Domination without Dominance is a remarkable and revealing analysis of Inca-Spanish relations in the Andes. In this work, Gonzalo Lamana unites the finest of discursive analysis with bold historical research in an argument that may fundamentally alter the way the first twenty years of Inca-Spanish relations are understood. . . . Domination without Dominance is deeply exciting and of fundamental importance to the field of colonial literary scholarship. Lamana’s work is careful, thorough, and persuasive. . . . Domination without Dominance is the kind of argument that stimulates a desire for interdisciplinary dialogue and is one of those rare works of scholarship that achieves a real depth of interdisciplinary integration.” — Kathryn J. McKnight, Colonial Latin American Historical Review

“Gonzalo Lamana boldly reinterprets the first twenty years of Spanish-Andean contact in an effort to understand how a Spanish colonial order in the former Inca Empire came into being. He does so with theoretical sophistication and through an innovative reading of standard Spanish and ex-post-facto native sources, as well as lesser known, locally produced sources. The result is a compelling recasting of the conquest of Peru that effectively dismantles the linear narrative of Spanish domination that has been standard fare since the sixteenth century.” — Yanna Yannakakis, American Historical Review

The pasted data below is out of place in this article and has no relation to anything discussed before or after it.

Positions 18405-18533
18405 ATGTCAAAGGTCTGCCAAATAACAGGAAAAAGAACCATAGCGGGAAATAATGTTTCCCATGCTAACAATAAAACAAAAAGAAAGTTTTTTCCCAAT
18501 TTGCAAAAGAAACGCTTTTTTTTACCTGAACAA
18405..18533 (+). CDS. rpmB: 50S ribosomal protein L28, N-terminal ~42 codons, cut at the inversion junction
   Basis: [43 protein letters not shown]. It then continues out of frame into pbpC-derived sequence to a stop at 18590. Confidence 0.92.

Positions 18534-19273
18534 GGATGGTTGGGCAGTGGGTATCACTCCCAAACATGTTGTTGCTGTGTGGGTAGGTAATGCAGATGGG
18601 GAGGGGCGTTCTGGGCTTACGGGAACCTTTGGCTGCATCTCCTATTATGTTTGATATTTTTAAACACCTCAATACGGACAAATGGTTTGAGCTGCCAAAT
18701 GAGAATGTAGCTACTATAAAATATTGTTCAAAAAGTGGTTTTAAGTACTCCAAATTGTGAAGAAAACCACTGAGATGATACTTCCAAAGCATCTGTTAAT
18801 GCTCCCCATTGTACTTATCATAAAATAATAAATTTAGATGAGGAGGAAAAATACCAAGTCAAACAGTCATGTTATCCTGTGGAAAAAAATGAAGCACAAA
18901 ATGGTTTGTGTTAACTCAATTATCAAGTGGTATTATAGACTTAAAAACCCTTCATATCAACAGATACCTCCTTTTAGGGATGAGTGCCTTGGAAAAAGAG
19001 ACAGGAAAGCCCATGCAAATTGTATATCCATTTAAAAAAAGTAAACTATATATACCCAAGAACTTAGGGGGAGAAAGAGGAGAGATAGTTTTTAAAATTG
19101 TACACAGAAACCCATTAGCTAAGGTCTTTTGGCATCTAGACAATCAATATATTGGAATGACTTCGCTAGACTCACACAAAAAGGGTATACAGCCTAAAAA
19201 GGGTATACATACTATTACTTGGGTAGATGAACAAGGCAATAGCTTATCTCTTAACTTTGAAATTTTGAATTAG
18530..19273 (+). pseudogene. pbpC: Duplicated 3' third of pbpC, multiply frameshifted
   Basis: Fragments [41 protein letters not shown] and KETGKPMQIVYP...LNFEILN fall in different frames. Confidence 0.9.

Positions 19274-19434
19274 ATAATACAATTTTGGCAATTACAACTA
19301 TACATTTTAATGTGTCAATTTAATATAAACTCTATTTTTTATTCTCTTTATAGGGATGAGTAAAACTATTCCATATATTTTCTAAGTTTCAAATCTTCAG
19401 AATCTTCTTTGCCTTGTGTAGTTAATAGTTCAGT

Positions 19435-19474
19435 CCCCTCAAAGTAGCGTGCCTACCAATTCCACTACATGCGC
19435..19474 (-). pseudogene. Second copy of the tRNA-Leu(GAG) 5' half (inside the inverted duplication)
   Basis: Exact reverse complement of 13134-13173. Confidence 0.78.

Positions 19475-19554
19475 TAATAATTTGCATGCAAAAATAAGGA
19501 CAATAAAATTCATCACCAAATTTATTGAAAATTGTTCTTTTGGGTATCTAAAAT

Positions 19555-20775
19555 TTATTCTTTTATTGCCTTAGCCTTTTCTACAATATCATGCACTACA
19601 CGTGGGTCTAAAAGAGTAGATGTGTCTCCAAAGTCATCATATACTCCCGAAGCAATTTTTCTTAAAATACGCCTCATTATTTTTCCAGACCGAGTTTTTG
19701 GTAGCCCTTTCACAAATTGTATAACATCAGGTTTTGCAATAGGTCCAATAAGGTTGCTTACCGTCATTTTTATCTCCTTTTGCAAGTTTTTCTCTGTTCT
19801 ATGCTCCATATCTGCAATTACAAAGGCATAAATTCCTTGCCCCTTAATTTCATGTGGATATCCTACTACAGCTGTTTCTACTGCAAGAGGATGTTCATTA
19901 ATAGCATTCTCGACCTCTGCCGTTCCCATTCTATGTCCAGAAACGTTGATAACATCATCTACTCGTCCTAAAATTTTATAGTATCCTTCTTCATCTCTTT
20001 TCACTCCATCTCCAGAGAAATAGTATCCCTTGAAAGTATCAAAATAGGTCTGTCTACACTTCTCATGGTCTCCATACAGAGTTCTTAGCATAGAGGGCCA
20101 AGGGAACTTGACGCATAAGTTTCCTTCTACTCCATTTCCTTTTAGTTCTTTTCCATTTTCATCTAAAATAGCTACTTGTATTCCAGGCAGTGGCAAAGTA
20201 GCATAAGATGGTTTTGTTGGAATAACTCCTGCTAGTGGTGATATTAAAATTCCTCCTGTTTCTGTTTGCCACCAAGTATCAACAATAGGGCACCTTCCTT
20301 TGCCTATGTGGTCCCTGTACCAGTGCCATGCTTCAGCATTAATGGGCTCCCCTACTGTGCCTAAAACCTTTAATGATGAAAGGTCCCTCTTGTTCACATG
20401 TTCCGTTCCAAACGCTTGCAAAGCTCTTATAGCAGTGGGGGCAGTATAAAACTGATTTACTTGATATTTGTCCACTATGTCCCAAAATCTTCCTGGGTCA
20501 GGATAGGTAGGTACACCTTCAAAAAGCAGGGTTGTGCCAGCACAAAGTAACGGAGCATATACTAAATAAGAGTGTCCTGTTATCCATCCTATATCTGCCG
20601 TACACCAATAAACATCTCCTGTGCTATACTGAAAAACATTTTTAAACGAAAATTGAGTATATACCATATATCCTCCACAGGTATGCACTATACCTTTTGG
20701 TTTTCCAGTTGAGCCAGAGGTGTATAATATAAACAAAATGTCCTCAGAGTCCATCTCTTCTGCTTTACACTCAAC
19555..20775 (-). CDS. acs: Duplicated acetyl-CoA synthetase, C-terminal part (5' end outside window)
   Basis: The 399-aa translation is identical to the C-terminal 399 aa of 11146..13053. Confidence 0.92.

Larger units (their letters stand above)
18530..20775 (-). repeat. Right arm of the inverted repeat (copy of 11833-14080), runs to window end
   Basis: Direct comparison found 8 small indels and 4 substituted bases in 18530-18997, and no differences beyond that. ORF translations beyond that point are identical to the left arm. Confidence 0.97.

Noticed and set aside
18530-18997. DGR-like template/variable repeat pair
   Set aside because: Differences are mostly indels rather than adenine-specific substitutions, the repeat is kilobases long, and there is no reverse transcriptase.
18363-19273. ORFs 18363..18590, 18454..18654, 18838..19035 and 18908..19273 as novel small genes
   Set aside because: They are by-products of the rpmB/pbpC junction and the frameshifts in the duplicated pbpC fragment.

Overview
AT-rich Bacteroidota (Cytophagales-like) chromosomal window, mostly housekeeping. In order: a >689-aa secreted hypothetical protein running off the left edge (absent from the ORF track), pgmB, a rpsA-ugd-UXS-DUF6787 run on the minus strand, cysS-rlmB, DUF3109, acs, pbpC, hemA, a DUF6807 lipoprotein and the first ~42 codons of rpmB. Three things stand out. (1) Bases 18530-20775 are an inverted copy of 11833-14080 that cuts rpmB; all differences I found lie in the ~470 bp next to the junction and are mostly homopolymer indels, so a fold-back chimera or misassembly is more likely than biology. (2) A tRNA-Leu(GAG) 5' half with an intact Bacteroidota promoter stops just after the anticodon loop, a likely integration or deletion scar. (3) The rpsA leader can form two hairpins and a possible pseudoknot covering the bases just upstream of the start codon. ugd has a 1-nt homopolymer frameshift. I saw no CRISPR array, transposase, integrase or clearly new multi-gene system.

“Lamana has produced something original in this old story, something that serious scholars of colonialism must read. He successfully shows how his Andean subjects recognised ‘the arbitrariness of power’ in their day, and he engages in a compelling parallel effort to ‘unsettle’ the epistemological assumptions undergirding the history of early colonial Peru.” — Barry Robinson, Itinerario

“Lamana’s book is a ground-breaking study that will have a profound impact not only because of the substantive contribution it makes to our understanding of the first decades of the conquest but also because of the interdisciplinary methodology and theoretical model that it employs. . . Lamana’s highly compelling study will change the way researchers from all disciplines read colonial sources.” — Galen Brokaw, Hispanic Review

“This important book will fundamentally change how scholars look at proto-colonial Peru. . . . Theoretically, the book is well-informed and refreshingly anthropological for a project that so thoroughly overlaps with history and literary criticism. . . . [Lamana] has shown us how to read this notoriously opaque period of Andean history in a new and tremendously more productive way. This landmark book will be of lasting value for that contribution.” — Peter Gose, A Contracorriente